Enforcement and Inspection

Are OSHA Inspectors Looking at Bathroom Breaks?

In November 2017, the U.S. Government Accountability Office (GAO) reported that injury and illness rates among workers at meat and poultry slaughter and processing plants declined from 2004 through 2015 but that in 2015, the industry still had the 8th-highest number of severe injury reports of all industries. The GAO reported on several areas where worker safety could be improved and made recommendations.

bathroom, toilet

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“Meat and poultry slaughter and processing plants continue to face hazardous conditions, including sharp knives used in close quarters, slippery floors, and chemical exposures,” said the GAO.

But the condition in plants that seemed to concern the GAO the most was the difficulty workers had in “gaining timely access to bathrooms.” The GAO stated:

“Meat and poultry workers may be denied timely bathroom breaks because they work in an assembly line environment, which generally requires workers to be replaced if they leave their station. Workers we interviewed in all five states said their requests to use the bathroom are often delayed or denied, and workers in two states said they fear punishment if they ask to use the bathroom too frequently or complain about lack of bathroom access to their supervisors or to OSHA.”

Workers Are Silent

The GAO further found that OSHA inspectors “may not be aware of the scope of bathroom access issues, which meat and poultry workers we interviewed in all five states said was a concern, because the agency’s reliance on interviewing workers on-site may cause it to miss concerns of workers who are afraid to speak up.”

In addition, said the GAO, OSHA inspectors do not always ask specifically about bathroom access, and workers who experience bathroom access problems may not volunteer this information.

Prompt Access Required

OSHA has interpreted its sanitation standard (29 CFR 1910.141) to require that employers provide employees with “prompt access to the facilities when needed” (see interpretive memo). The same memo states that denial or delay of bathroom access can result in various serious health effects, such as urinary tract infections, constipation, abdominal pain, and hemorrhoids.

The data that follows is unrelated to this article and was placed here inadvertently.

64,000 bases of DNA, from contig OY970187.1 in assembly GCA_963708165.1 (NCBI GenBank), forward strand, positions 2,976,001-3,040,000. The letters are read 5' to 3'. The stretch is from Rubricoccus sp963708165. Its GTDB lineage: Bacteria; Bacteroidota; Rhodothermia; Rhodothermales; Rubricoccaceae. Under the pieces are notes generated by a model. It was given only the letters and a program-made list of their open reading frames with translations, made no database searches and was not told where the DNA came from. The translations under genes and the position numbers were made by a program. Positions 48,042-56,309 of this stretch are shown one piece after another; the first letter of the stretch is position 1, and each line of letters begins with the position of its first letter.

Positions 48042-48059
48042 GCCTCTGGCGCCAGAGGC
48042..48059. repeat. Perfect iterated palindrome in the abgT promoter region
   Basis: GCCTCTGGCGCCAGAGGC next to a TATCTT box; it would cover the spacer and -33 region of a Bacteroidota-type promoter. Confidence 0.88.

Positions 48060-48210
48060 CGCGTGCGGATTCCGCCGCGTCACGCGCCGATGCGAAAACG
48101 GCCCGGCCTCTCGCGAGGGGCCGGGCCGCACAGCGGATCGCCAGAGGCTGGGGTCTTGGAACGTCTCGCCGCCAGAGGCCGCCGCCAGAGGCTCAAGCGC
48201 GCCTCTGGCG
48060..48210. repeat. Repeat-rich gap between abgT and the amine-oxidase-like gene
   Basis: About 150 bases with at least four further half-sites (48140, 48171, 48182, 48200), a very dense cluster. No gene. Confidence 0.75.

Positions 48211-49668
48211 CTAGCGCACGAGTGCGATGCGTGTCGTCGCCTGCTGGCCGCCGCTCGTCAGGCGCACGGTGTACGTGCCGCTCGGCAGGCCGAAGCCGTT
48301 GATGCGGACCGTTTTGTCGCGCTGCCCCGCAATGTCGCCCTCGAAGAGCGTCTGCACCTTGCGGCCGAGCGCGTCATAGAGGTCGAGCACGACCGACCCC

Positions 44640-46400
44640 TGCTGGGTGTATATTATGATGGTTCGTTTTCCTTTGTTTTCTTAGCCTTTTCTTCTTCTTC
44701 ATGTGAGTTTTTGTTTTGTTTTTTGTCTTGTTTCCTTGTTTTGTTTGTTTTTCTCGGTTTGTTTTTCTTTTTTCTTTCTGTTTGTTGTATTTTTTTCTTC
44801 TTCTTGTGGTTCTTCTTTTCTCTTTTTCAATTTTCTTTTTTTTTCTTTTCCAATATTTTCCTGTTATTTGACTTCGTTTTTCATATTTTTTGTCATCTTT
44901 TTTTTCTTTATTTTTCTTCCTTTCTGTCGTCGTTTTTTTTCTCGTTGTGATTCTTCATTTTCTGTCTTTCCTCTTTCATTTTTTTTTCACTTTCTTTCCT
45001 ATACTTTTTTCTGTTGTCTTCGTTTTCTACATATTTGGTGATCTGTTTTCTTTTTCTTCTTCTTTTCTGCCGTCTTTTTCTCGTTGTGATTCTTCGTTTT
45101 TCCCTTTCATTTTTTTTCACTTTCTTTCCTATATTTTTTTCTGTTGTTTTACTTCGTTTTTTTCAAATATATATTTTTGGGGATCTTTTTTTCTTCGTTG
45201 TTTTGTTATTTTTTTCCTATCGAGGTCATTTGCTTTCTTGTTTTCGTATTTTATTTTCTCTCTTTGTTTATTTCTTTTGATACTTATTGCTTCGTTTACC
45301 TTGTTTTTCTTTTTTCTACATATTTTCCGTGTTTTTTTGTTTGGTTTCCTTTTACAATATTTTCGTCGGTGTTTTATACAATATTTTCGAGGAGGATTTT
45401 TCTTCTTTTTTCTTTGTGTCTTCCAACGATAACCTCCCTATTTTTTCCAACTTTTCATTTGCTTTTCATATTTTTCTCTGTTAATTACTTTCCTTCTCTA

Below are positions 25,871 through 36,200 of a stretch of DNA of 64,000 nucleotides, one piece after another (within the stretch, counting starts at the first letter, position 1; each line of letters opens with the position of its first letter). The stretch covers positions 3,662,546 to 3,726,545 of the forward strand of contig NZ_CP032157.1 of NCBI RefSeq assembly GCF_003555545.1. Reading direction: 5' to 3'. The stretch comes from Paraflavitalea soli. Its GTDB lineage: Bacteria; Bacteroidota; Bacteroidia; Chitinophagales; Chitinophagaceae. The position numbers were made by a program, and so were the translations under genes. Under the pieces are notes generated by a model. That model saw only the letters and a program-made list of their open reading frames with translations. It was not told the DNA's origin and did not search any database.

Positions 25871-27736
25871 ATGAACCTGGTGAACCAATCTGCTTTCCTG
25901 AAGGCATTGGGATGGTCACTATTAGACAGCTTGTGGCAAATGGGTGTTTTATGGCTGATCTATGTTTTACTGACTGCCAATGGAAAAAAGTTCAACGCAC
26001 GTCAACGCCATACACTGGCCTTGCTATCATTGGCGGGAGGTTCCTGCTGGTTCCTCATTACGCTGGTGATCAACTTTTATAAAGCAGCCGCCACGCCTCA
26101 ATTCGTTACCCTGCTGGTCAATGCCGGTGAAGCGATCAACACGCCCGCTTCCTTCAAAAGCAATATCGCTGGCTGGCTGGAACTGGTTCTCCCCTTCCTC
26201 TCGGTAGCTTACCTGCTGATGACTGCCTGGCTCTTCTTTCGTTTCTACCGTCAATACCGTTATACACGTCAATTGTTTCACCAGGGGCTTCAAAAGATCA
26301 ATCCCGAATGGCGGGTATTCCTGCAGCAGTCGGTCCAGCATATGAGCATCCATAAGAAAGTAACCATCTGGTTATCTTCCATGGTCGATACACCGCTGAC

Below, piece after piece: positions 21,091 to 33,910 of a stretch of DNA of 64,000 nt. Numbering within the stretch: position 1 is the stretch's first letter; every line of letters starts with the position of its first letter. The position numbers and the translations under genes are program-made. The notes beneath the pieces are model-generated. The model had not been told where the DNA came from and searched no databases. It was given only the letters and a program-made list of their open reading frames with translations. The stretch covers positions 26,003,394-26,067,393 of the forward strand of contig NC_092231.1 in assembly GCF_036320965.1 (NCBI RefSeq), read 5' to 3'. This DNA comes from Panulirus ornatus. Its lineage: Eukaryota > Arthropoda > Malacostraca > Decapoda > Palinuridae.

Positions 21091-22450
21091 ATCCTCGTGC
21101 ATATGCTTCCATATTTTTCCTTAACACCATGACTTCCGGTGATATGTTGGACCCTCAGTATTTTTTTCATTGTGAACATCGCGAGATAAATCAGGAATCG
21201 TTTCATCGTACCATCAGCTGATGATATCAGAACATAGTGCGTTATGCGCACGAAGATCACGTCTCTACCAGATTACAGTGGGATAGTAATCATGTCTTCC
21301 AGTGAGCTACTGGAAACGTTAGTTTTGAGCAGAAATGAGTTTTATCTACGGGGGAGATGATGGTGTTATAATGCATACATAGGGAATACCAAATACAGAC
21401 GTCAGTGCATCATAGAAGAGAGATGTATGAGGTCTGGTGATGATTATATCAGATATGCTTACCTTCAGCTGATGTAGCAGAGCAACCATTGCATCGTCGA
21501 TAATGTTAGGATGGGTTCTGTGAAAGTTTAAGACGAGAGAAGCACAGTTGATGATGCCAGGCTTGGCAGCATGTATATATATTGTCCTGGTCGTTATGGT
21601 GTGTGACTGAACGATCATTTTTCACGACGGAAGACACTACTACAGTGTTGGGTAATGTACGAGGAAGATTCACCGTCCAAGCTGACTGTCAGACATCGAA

Not a Widespread Problem

Despite the GAO’s findings, OSHA officials told the GAO that they did not believe lack of bathroom access was a widespread problem in the meat and poultry industry. OSHA did issue a citation in March 2016 to a meat plant related to bathroom access; previously, several similar citations were withdrawn when the employers reached formal or informal settlements with OSHA.

Among its recommendations in the report, the GAO said that OSHA should gather more information by asking workers during meat and poultry plant inspections to determine the extent to which bathroom access is a problem and how to address any identified issues.

OSHA responded that it could not commit to routinely asking about bathroom access at each meat and poultry inspection. The reason, said OSHA, is that its inspectors do not routinely ask questions about potential hazards that go beyond the scope of an inspection unless those hazards are in plain sight.

Lawmakers Protest

OSHA’s refusal to agree to the recommendation troubled several members of Congress.

“For over 20 years, OSHA has known that bathroom access is an occupational health hazard in meat and poultry plants; the first citation for lack of bathroom access were issued to a poultry plant in the late 1990s,” the lawmakers wrote to OSHA. “Further, OSHA has a regional emphasis program for the poultry process industry in Region’s IV and VI, which includes ‘assess[ing] the adequacy of toilet and sanitary facilities and worker access to them’ as part of the program. Logic dictates that the only effective method to ascertain whether that particular hazard exists is to ask workers.”

“Given OSHA’s statutory mandate to assure safe workplaces so far as possible, it is imperative that OSHA adopt these two commonsense measures—asking workers about bathroom access and conducting offsite interviews,” the letter continued. “This could help prevent injury and illness among particularly vulnerable workers.”

While there is no information available yet on whether and how OSHA has altered its inspections at meat and poultry processing plants, employers at these facilities are advised to take actions to ensure that worker health is not put at risk because of lack of access to bathrooms.

OSHA provides basic information on its restroom and sanitation requirements here.

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